Tulisan ini adalah tanggapan untuk blog post sahabat saya yang mengkritisi sikap profesional guru. Ini bukanlah sanggahan, bantahan, apalagi cacian. Saya hanya berusaha memperjelas apa makna “bersikap profesional”.
Menurut saya, seseorang bisa dikatakan bersikap profesional ketika ia mampu memenuhi tuntutan profesinya, dengan mendapatkan imbalan yang layak, dan dengan memerhatikan kode etik dan standar perilaku yang berlaku di lingkungan kerjanya. Dalam konteks profesi seorang pendidik, sikap profesional ini misalnya: datang ke kelas dan membubarkan kelas tepat waktu (tidak korupsi waktu), datang ke kelas siap dengan materi, dan bisa mempertanggungjawabkan pekerjaannya, termasuk menjaga integritas anak didik dan diri sendiri dengan sikap yang tegas terhadap ketidakjujuran dan kegiatan contek-mencontek.
Lebih lanjut, seseorang bisa dikatakan mempunyai dedikasi terhadap pekerjaannya apabila ia mau memberikan lebih daripada apa yang dituntut darinya secara profesional. Seorang guru bisa dikatakan berdedikasi terhadap pekerjaannya apabila ia rela menggunakan waktu pribadinya di luar jam kerja untuk mengajar (atau lebih baik lagi, mendidik) anak-anak didiknya, baik itu formal ataupun non-formal. Yang satu ini memang tidak ada sangkut pautnya dengan imbalan apapun, dan lebih dekat pada kecintaan seseorang atau panggilan hatinya terhadap pekerjaannya.
Bentuk lain dari dedikasi adalah ketika seorang guru tetap mau menjalankan tugasnya secara profesional walaupun ia tidak menerima imbalan yang layak.
Nah, dalam tulisan yang saya baca, dan dari diskusi hangat di twitter kemarin, tampaknya belum dijelaskan apakah yang didiskusikan itu sikap profesional dan/atau berdedikasi. Tetapi esensi diskusi dan tulisan tetap sama, yaitu keprihatinan bersama bahwa banyak guru masa kini yang tidak lagi profesional, apalagi punya dedikasi terhadap pekerjaannya.
Guru yang tidak mau lembur demi acara bedah buku adalah guru yang tidak punya dedikasi terhadap pekerjaannya (meskipun apabila kita mau adil, harus dipahami juga bahwa untuk mau memberikan lebih daripada yang dituntunt secara profesional, ia harus lebih dulu mampu). Dalam hal ini, ia tetaplah guru yang profesional.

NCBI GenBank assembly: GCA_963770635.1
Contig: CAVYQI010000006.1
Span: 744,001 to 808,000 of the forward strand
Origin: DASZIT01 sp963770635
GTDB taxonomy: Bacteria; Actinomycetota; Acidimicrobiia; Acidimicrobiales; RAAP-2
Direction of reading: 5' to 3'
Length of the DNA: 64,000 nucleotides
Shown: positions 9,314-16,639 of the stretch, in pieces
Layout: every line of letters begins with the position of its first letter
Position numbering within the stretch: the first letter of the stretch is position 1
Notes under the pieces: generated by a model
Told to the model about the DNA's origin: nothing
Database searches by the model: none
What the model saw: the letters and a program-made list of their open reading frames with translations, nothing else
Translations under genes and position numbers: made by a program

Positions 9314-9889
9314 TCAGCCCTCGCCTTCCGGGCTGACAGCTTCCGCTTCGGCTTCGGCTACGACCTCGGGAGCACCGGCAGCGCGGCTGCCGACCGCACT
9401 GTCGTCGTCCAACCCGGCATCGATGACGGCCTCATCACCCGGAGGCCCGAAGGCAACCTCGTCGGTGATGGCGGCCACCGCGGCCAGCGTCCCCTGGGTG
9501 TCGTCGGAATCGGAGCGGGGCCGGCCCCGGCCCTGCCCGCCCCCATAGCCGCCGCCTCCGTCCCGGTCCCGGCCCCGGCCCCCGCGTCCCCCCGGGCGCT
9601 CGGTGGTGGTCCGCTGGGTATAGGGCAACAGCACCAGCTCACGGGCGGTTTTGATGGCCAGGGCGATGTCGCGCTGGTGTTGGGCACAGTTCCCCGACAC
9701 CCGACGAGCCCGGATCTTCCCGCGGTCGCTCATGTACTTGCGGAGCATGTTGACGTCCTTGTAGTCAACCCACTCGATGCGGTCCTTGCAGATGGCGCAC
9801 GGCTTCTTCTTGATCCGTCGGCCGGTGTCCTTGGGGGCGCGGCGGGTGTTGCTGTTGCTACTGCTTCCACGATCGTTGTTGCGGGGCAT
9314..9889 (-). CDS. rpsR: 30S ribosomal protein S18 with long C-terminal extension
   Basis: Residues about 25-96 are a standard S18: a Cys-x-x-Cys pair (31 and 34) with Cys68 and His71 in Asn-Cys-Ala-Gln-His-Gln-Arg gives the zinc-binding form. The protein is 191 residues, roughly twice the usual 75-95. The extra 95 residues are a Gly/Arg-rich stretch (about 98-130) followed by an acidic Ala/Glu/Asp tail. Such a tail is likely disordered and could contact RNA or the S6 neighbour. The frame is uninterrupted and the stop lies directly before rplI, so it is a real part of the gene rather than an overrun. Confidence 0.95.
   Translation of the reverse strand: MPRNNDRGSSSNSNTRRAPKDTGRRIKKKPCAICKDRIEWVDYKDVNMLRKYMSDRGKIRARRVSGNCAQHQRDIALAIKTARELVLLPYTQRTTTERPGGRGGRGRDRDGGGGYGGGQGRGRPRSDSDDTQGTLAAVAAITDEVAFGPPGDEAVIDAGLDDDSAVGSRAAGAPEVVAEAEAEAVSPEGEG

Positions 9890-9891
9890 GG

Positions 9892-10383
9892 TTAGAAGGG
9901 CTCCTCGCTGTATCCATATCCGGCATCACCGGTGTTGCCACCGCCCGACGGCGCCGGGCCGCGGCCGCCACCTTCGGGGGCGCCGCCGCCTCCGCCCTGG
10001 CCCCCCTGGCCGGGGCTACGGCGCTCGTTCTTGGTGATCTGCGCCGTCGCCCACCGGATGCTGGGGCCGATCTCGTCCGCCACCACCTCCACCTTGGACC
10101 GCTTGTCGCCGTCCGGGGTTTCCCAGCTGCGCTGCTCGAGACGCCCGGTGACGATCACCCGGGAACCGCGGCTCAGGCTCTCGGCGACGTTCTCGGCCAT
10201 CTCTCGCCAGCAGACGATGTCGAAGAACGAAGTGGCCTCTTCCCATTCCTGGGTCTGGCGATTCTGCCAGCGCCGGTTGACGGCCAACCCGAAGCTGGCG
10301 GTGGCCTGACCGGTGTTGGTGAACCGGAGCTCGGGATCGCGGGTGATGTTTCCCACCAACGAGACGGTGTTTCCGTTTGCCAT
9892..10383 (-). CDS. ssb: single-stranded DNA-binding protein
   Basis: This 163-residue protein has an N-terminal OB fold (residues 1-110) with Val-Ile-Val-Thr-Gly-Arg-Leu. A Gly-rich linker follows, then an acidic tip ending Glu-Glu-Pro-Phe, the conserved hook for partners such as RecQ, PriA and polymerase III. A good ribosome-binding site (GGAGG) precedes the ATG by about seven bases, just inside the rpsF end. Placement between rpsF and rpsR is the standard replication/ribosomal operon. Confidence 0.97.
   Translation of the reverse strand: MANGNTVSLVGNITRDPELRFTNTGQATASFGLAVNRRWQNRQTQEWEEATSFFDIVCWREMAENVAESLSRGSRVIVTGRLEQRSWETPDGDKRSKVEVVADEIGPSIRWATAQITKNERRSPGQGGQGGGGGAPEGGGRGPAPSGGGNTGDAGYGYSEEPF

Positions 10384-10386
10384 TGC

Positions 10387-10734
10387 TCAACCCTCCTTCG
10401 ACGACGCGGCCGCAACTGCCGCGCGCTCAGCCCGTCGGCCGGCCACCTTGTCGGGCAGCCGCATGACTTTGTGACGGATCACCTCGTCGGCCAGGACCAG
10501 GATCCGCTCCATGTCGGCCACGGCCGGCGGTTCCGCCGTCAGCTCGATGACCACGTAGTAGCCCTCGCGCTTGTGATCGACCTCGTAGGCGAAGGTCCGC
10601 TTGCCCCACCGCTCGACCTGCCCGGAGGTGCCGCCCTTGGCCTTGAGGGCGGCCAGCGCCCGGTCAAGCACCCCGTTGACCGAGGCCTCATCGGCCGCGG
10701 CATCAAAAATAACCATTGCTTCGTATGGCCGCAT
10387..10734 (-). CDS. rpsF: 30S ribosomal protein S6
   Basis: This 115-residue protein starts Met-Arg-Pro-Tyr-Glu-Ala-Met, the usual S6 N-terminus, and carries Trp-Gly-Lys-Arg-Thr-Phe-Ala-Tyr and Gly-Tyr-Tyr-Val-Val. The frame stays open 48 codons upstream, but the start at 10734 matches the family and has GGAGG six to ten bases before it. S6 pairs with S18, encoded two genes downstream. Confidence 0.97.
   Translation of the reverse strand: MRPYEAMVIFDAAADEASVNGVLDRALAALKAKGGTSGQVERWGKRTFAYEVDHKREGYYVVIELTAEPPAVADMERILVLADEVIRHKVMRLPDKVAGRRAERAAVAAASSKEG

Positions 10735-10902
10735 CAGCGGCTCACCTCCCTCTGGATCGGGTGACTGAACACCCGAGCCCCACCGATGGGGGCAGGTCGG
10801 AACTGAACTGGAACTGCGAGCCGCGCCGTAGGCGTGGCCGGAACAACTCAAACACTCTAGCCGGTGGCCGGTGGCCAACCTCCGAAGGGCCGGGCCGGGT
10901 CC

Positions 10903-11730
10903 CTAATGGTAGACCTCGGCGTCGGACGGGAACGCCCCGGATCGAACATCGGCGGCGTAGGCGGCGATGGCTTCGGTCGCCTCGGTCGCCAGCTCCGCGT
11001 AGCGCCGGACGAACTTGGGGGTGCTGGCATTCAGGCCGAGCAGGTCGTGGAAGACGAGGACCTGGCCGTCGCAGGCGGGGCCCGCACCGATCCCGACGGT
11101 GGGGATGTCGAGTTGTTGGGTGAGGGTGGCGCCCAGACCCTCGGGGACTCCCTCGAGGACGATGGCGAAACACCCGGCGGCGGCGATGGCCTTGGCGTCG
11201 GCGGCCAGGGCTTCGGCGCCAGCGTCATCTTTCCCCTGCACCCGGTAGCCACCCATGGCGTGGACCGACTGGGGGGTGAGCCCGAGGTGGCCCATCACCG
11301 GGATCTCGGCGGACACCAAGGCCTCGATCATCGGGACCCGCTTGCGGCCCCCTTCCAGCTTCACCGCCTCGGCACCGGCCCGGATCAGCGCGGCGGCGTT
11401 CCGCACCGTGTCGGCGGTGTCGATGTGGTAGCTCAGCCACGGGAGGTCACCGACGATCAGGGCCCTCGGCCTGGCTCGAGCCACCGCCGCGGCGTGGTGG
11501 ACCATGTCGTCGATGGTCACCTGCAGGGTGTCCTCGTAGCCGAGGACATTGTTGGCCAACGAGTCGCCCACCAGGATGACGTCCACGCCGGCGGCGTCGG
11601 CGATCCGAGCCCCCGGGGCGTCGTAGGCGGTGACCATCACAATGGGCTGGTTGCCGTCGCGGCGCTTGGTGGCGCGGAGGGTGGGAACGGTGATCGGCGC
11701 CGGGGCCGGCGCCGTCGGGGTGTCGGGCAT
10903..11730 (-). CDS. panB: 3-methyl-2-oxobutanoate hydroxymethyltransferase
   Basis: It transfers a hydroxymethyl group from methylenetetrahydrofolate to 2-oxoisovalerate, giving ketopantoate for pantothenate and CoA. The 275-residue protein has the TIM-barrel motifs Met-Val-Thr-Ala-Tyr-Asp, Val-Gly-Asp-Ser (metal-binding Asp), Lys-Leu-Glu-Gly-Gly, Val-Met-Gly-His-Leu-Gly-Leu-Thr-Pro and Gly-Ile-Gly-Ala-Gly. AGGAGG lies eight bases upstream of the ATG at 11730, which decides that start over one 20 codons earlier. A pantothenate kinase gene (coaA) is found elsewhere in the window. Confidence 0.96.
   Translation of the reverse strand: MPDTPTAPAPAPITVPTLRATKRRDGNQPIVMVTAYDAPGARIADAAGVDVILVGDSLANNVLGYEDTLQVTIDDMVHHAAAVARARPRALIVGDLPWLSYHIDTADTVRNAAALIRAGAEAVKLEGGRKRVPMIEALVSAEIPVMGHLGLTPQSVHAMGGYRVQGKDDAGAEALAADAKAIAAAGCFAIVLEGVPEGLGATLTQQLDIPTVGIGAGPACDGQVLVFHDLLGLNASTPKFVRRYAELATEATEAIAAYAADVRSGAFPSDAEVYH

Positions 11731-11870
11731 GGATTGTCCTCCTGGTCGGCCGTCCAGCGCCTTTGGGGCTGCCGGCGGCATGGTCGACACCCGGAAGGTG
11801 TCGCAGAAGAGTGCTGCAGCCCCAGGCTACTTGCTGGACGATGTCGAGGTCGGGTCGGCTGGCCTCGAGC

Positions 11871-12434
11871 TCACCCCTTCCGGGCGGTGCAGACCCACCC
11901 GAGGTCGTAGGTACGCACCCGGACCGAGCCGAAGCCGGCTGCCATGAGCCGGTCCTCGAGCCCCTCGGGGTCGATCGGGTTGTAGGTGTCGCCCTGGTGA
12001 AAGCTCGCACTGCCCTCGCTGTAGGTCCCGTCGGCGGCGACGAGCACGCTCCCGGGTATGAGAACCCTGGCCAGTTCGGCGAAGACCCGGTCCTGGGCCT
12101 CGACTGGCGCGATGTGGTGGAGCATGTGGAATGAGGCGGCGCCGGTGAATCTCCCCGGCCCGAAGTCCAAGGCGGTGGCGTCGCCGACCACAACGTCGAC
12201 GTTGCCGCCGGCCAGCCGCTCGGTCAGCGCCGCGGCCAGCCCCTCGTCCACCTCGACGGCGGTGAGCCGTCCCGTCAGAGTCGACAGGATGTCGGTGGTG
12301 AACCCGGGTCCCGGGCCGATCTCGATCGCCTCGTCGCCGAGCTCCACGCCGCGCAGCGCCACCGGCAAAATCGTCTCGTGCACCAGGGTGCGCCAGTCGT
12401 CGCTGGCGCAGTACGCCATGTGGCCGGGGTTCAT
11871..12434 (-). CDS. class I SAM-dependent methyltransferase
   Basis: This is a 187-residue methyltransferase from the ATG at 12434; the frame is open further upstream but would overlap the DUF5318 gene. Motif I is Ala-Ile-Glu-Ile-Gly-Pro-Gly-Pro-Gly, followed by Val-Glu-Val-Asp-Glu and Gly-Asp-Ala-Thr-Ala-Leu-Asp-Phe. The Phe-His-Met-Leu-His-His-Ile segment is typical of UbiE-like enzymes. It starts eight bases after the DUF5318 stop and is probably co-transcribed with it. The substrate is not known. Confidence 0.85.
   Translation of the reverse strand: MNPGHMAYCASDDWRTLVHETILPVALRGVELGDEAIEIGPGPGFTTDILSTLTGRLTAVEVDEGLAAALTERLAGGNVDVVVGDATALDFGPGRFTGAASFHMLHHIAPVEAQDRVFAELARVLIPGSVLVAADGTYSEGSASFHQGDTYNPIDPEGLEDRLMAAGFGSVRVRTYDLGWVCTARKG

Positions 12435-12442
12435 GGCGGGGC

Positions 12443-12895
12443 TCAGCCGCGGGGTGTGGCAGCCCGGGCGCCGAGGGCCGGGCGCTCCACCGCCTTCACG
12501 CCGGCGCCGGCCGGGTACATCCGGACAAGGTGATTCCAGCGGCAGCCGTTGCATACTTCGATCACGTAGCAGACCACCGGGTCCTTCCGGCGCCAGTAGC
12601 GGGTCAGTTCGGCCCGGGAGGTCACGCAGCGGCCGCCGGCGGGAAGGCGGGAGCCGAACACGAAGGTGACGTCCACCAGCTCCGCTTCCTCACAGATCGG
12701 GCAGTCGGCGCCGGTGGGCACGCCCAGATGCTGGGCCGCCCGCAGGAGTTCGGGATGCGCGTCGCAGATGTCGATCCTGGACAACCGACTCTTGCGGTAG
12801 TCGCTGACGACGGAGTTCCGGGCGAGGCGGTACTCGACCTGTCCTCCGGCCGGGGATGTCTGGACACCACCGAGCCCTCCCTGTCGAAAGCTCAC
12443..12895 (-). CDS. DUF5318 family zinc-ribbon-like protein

Di sisi lain dikatakan ada banyak guru yang membayar orang untuk mengerjakan karya ilmiahnya demi kenaikan pangkat (dan pada akhirnya kenaikan gaji), dan ini adalah sikap tidak profesional. Banyak contoh lain untuk perilaku tidak profesional, antara lain memberikan bocoran soal ujian kepada anak didiknya, yang berlawanan dengan tujuan pendidikan itu sendiri. Contoh yang lebih sederhana: sering tidak hadir di kelas karena “kepentingan pribadi”.
Bagaimana mungkin seseorang bisa punya dedikasi terhadap pekerjaan yang dilakukannya dengan tidak profesional?
Sekali lagi saya tegaskan bahwa ini adalah opini, bukan fakta, dan saya tidak menganggap semua guru itu tidak profesional apalagi punya dedikasi. Masih banyak pendidik yang bermutu dan patut kita sebut “Pahlawan Tanpa Tanda Jasa” (walaupun sebenarnya tidak masuk akal, karena sebutan itupun sudah merupakan suatu tanda jasa/bentuk penghargaan).
Guru itu memang sudah seharusnya profesional, tetapi kalo ia mempunyai dedikasi, itulah “Pahlawan Tanpa Tanda Jasa”.
Nah kalau sudah begini lalu menjadi jelas, apa sebenarnya yang bisa kita haruskan, dan apa yang kita harapkan dari para guru.
Punya integritas, tidak korupsi waktu, dan bertanggung jawab terhadap anak-anak didiknya; itu semua harus. Jika tidak, berarti ada masalah dengan si guru itu.
Tetap mau mengajar di pelosok desa walaupun tidak digaji atau mungkin digaji sangat kecil, atau mau bekerja di luar jam kerja; kalau kita mengharuskan itu, masalahnya adalah kita sendiri.
In this world, nothing is perfect. We are not perfect. None of us can be. It’s just human nature.
One must define for oneself the threshold between principal values and hyper-idealism. We are told to not lie. This is our principal value. But everybody else lies; the whole world lies for a living. Where does that leave us? Will we go with the flow and lie just like everybody else? Or will we preserve our values and be honest even if it means challenging the whole world?